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Candidate debates become a fixture of presidential campaigns


WASHINGTON -- Perhaps the best evidence that presidential-election debates have now become institutionalized came the other day. When the nonpartisan Commission on Presidential Debates announced its plans for the 1996 campaign at a press conference, not a single question was asked about how the commission could be sure the major-party nominees would participate.

It was not ever thus. After the four presidential debates in 1960 between John Kennedy and Richard Nixon, in which Nixon was seen to have lost his reputation as the more experienced contender, three presidential elections went by without such confrontations. In 1964, President Lyndon Johnson decided they weren't to his advantage against Barry Goldwater, and 1968 and 1972, the once-bitten Nixon made the same decision in his races against Hubert Humphrey and George McGovern.

In 1976, when President Gerald Ford agreed to debate Democratic nominee Jimmy Carter, it was generally assumed that the incumbent was willing only because he was trailing in the polls. In the second of three debates, Ford committed a gaffe that stalled his campaign, stating in response to a question that there was "no Soviet domination of Eastern Europe." The lesson widely taken from that experience was that it was foolhardy for any incumbent to debate, and give nationwide television visibility to a lesser-known challenger.

In 1980, however, Carter took on challenger Ronald Reagan, again at the incumbent's expense. Reagan's closing question to voters -- "Are you better off than you were four years ago?" -- summed up the electorate's discontent, contributing to Carter's defeat. In 1984, Reagan was so far ahead of challenger Walter Mondale in the polls that debating was no real risk for him, so he agreed.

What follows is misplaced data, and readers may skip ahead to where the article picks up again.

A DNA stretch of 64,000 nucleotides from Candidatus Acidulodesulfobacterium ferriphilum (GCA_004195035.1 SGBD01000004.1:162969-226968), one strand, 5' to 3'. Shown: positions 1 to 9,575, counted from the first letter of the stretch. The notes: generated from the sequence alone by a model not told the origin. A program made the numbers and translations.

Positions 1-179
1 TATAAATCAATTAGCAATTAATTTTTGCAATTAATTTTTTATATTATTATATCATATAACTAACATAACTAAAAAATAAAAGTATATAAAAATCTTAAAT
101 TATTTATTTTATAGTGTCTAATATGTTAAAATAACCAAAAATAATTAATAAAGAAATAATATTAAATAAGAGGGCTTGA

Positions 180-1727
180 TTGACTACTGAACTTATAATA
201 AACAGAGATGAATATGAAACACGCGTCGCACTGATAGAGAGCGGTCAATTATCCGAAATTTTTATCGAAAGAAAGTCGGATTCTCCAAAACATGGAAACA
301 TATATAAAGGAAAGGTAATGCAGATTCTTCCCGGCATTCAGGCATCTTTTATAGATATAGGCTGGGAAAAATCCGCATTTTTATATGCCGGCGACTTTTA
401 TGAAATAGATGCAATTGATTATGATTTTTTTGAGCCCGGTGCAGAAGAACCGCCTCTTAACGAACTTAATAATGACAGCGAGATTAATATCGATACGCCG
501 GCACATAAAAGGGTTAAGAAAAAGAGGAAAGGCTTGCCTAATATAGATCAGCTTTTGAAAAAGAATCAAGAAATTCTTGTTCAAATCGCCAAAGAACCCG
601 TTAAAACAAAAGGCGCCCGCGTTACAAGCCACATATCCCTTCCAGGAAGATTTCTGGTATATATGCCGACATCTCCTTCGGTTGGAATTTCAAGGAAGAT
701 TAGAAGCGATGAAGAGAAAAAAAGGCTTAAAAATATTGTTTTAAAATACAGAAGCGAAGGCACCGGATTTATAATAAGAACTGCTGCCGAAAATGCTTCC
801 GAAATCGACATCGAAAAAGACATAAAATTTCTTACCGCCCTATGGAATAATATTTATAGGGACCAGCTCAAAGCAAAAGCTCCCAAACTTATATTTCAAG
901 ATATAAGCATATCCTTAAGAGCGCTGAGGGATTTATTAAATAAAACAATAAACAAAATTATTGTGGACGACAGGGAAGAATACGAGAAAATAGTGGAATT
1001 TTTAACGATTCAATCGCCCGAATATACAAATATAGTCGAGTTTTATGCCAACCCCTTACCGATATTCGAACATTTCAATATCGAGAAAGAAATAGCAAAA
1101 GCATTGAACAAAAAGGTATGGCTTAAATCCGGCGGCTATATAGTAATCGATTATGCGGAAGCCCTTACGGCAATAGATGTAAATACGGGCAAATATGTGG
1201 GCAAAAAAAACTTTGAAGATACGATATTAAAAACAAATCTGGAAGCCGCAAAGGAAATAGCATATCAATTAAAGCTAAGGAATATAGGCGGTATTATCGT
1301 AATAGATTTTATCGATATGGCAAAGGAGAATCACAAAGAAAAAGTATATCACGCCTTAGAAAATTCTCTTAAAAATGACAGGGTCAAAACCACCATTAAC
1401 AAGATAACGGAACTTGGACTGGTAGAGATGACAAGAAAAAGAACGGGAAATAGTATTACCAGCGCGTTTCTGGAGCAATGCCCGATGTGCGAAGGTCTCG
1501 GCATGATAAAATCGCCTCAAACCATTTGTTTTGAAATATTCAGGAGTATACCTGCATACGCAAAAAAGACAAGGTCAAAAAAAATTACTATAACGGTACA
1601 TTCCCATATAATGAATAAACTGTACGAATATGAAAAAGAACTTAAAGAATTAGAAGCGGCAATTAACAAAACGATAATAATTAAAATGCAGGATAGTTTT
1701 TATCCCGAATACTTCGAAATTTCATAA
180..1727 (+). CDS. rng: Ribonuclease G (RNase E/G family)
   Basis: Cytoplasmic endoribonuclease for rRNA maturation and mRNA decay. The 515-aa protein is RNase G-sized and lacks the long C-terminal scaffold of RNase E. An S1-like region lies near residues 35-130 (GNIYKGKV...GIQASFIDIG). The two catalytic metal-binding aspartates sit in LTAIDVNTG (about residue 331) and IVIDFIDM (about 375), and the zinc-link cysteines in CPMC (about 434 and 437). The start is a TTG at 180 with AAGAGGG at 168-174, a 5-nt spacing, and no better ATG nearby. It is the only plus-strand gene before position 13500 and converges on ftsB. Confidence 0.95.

In 1988, without an incumbent running, George Bush and Michael Dukakis after much wrangling agreed to debate. This time it was Dukakis who was wounded, with a stiff, impersonal reply to a question about whether he would favor the death penalty if his wife were "raped and murdered."

By 1992, voters had come to expect presidential debates and a candidate dodged them at his peril. When President Bush tried to do so, hecklers dressed as chickens appeared at Bush speeches. Trailing in the polls, "Chicken George," as the signs called him, finally relented -- again to the incumbent's chagrin. Bill Clinton clearly bested him in a town-meeting format that both camps agreed sealed the incumbent's doom.

More gamesmanship

Although the commission has confidently announced its plans for three presidential and one vice-presidential debates next year, it doesn't mean that the candidates won't again play games over such matters as dates, formats and questioners. But as President Bush found out in 1992, an incumbent -- indeed, any candidate -- today risks strong public disapproval if he doesn't debate.

Once again, the commission may be faced with a decision about broadening the debates to one or more independent or third-party candidates, such as Ross Perot was in 1992 and he or someone else could be again in his drive to create a new party. The commission has produced criteria for qualifying other candidates based on whether they "have a realistic chance of being elected" that "need not be overwhelming, but . . . must be more than theoretical."

These include "placement on the ballot in enough states to have a mathematical chance of obtaining an electoral-college majority, organization in a majority of congressional districts in those states [and] eligibility for [federal] matching funds . . . or other demonstration of the ability to fund a national campaign."

Strength in public-opinion polls also will be assessed, but with no specific percentage of support required, along with the scope of news coverage and the opinions of political writers and political scientists. If an independent or new-party candidate's support is seen to be waning or growing during the debate period, he may be dropped or added to the debates.

All this is going forward on the strong assumption that the leading candidates will agree to debate. The White House says President Clinton "fully expects to participate in commission-sponsored debates" but it's too early to commit to specifics. It's unlikely he or any other candidate will want to invite hecklers dressed as chickens haunting him on the campaign trail. Thus, presidential debates at last appear to be an election-year fixture.

Jack W. Germond and Jules Witcover report from The Sun's Washington bureau.

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